Among those decisions are Shipley's Grant in Ellicott City, where neighbors were concerned about the preservation of an historic property. According to an email from property owner Glenn Curtis, the Maryland Historical Trust recently accepted a request for an historic preservation easement on all of the property's buildings.
In Maple Lawn, members of a group called Voters For Common Sense Growth, who protested the lot's initial R-A-15 proposed zoning, said they did not support the petition movement.
In an email to the council, VCSG Administrator Chrisine Pereira wrote: "We at Voters for Common-Sense Growth would like you to understand that we are not affiliated with the FixHoCo group and do not support the … referendum. We feel that lending our support to FixHoCo in this process would undermine the relationships that we built with all of you during the comp zoning process."
And in Elkridge, members of the Rosa Bonheur Society recently met with the lot's developer, who purportedly offered to preserve the pet and human cemetery without moving any remains.
But Rosa Bonheur Society President Candy Warden said the meeting was just a start. "The meeting… was mainly a meet and greet event for expressing concerns regarding the future of the cemetery," she wrote in an email. "For the time being events are unfolding, so we will all have to wait and see what develops and what the outcome of the referendum petition will be."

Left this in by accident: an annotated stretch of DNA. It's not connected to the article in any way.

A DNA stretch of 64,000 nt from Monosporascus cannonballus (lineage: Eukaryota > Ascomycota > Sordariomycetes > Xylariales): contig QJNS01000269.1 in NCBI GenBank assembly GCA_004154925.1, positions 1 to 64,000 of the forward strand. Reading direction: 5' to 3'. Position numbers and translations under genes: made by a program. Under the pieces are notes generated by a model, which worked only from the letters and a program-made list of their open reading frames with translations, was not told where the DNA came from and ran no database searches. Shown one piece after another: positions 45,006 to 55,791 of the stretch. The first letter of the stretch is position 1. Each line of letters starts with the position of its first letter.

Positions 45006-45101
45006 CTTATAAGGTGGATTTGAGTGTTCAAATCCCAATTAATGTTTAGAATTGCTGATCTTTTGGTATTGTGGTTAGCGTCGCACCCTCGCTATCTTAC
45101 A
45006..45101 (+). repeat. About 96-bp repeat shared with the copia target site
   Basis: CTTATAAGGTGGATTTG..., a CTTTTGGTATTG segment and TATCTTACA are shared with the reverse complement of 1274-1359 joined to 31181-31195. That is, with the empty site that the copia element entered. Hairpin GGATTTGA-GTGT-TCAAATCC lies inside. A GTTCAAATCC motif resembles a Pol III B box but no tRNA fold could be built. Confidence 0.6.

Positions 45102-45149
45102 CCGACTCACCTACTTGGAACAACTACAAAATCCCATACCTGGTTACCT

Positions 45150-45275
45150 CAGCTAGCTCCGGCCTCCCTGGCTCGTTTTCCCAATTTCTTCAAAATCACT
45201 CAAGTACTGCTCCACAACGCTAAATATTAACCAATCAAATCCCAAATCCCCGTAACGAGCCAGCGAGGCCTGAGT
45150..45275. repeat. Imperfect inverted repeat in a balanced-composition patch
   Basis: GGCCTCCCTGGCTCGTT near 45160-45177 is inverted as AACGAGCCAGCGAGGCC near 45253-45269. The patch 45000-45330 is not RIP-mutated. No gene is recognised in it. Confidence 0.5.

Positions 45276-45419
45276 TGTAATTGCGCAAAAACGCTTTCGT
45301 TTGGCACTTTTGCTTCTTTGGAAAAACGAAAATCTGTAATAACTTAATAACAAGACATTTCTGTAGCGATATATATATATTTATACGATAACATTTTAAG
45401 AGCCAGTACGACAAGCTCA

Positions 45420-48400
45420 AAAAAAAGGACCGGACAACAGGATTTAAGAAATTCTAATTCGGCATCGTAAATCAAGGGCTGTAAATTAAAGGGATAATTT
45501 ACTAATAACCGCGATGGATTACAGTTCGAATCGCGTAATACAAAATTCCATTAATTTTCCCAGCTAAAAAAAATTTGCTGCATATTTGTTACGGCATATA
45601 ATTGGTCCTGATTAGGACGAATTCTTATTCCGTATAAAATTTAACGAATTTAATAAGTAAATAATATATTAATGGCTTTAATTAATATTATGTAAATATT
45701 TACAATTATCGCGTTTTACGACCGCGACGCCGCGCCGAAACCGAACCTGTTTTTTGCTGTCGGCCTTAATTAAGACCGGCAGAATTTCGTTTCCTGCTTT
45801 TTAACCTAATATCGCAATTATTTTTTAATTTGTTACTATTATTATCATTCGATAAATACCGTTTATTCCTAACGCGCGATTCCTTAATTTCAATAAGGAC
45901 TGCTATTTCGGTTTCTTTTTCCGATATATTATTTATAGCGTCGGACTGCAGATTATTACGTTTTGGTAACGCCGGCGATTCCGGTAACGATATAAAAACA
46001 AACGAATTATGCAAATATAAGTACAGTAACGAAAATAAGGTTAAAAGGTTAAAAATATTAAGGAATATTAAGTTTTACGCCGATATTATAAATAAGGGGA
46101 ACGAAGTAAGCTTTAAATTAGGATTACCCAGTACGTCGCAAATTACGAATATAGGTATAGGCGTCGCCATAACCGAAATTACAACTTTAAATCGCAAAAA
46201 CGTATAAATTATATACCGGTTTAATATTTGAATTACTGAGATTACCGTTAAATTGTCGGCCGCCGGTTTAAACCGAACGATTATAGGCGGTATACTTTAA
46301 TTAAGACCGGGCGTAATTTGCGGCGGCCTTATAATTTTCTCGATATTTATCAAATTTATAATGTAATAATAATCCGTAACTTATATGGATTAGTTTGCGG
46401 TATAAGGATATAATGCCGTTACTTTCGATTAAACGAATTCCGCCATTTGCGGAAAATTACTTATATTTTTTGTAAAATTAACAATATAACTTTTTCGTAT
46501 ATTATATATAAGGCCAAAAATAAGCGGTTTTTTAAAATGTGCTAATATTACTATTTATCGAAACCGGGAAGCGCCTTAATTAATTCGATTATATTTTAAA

Markovitz said she thought developers were finally coming forward because of the pressure and public attention the petition had created.
"If there's an agreement between the developer and the community that is enforceable and in writing, then I would make an opinion about that, and whether or not it benefits the community," she said.
District 5 Council member Greg Fox, a Republican, questioned whether the benefits of having zoning decisions overturned were worth the risks. "What [the petitioners are] doing is what would be nice their eyes, in the community members' eyes, and even mine -- but you have to ask yourself, are you willing to take the risk... that things end up being more than the compromise?" he asked. "And that goes for every one of the properties."
If petitioners don't collect enough signatures by the deadline, of course, questions about the referendum process and the fate of development decisions will be moot.
Markovitz said she had a feeling the group would reach its goal.
"I'll be surprised if we don't get, but it's hard for me to say," she said.
Even if the referendum doesn't get off the ground, she said, "I'm happy that at least council members realize how many thousands of people are out there who have felt unheard."Copyright © 2014, The Baltimore Sun